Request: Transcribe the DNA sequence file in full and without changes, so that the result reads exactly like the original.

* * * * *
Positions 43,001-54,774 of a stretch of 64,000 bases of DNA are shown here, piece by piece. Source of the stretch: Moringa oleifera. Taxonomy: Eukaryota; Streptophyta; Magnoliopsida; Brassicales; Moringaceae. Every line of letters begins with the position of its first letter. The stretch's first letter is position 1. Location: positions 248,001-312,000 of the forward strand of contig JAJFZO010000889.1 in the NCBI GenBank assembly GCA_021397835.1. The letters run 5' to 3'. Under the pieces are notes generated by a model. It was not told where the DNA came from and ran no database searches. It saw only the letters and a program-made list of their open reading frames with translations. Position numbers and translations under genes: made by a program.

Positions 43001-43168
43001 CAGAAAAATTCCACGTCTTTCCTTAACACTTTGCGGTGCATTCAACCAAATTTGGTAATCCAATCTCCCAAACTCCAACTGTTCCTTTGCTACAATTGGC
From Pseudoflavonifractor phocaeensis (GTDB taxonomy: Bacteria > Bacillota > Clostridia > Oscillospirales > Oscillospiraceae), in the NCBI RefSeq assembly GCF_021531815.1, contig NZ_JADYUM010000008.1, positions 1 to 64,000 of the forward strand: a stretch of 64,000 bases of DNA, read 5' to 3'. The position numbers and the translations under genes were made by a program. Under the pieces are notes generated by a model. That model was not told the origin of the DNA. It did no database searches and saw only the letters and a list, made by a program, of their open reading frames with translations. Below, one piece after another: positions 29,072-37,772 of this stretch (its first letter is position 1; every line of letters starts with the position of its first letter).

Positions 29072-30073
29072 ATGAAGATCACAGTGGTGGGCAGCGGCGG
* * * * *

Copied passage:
Positions 43,001-54,774 of a stretch of 64,000 bases of DNA are shown here, piece by piece. Source of the stretch: Moringa oleifera. Taxonomy: Eukaryota; Streptophyta; Magnoliopsida; Brassicales; Moringaceae. Every line of letters begins with the position of its first letter. The stretch's first letter is position 1. Location: positions 248,001-312,000 of the forward strand of contig JAJFZO010000889.1 in the NCBI GenBank assembly GCA_021397835.1. The letters run 5' to 3'. Under the pieces are notes generated by a model. It was not told where the DNA came from and ran no database searches. It saw only the letters and a program-made list of their open reading frames with translations. Position numbers and translations under genes: made by a program.

Positions 43001-43168
43001 CAGAAAAATTCCACGTCTTTCCTTAACACTTTGCGGTGCATTCAACCAAATTTGGTAATCCAATCTCCCAAACTCCAACTGTTCCTTTGCTACAATTGGC
From Pseudoflavonifractor phocaeensis (GTDB taxonomy: Bacteria > Bacillota > Clostridia > Oscillospirales > Oscillospiraceae), in the NCBI RefSeq assembly GCF_021531815.1, contig NZ_JADYUM010000008.1, positions 1 to 64,000 of the forward strand: a stretch of 64,000 bases of DNA, read 5' to 3'. The position numbers and the translations under genes were made by a program. Under the pieces are notes generated by a model. That model was not told the origin of the DNA. It did no database searches and saw only the letters and a list, made by a program, of their open reading frames with translations. Below, one piece after another: positions 29,072-37,772 of this stretch (its first letter is position 1; every line of letters starts with the position of its first letter).

Positions 29072-30073
29072 ATGAAGATCACAGTGGTGGGCAGCGGCGG